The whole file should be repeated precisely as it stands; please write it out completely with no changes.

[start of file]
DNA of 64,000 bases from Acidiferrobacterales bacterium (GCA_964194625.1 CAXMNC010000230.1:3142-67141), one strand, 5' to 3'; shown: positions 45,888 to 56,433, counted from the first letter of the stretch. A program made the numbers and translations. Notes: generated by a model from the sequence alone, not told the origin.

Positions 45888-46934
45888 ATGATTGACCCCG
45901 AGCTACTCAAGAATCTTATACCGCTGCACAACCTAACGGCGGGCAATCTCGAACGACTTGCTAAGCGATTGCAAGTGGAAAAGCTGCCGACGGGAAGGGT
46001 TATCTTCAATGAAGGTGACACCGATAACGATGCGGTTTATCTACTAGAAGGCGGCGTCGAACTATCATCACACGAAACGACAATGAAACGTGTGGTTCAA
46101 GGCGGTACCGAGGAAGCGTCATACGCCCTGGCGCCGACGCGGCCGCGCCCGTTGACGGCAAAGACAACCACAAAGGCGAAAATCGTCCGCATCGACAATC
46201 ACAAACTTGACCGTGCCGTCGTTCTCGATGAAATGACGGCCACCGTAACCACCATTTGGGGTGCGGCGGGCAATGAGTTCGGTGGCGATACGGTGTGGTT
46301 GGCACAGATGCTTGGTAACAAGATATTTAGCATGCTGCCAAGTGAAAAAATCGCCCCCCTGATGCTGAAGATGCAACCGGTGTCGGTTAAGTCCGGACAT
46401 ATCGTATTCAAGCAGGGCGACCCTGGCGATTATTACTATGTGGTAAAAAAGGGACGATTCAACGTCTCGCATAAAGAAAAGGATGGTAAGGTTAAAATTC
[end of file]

DNA of 64,000 bases from Acidiferrobacterales bacterium (GCA_964194625.1 CAXMNC010000230.1:3142-67141), one strand, 5' to 3'; shown: positions 45,888 to 56,433, counted from the first letter of the stretch. A program made the numbers and translations. Notes: generated by a model from the sequence alone, not told the origin.

Positions 45888-46934
45888 ATGATTGACCCCG
45901 AGCTACTCAAGAATCTTATACCGCTGCACAACCTAACGGCGGGCAATCTCGAACGACTTGCTAAGCGATTGCAAGTGGAAAAGCTGCCGACGGGAAGGGT
46001 TATCTTCAATGAAGGTGACACCGATAACGATGCGGTTTATCTACTAGAAGGCGGCGTCGAACTATCATCACACGAAACGACAATGAAACGTGTGGTTCAA
46101 GGCGGTACCGAGGAAGCGTCATACGCCCTGGCGCCGACGCGGCCGCGCCCGTTGACGGCAAAGACAACCACAAAGGCGAAAATCGTCCGCATCGACAATC
46201 ACAAACTTGACCGTGCCGTCGTTCTCGATGAAATGACGGCCACCGTAACCACCATTTGGGGTGCGGCGGGCAATGAGTTCGGTGGCGATACGGTGTGGTT
46301 GGCACAGATGCTTGGTAACAAGATATTTAGCATGCTGCCAAGTGAAAAAATCGCCCCCCTGATGCTGAAGATGCAACCGGTGTCGGTTAAGTCCGGACAT
46401 ATCGTATTCAAGCAGGGCGACCCTGGCGATTATTACTATGTGGTAAAAAAGGGACGATTCAACGTCTCGCATAAAGAAAAGGATGGTAAGGTTAAAATTC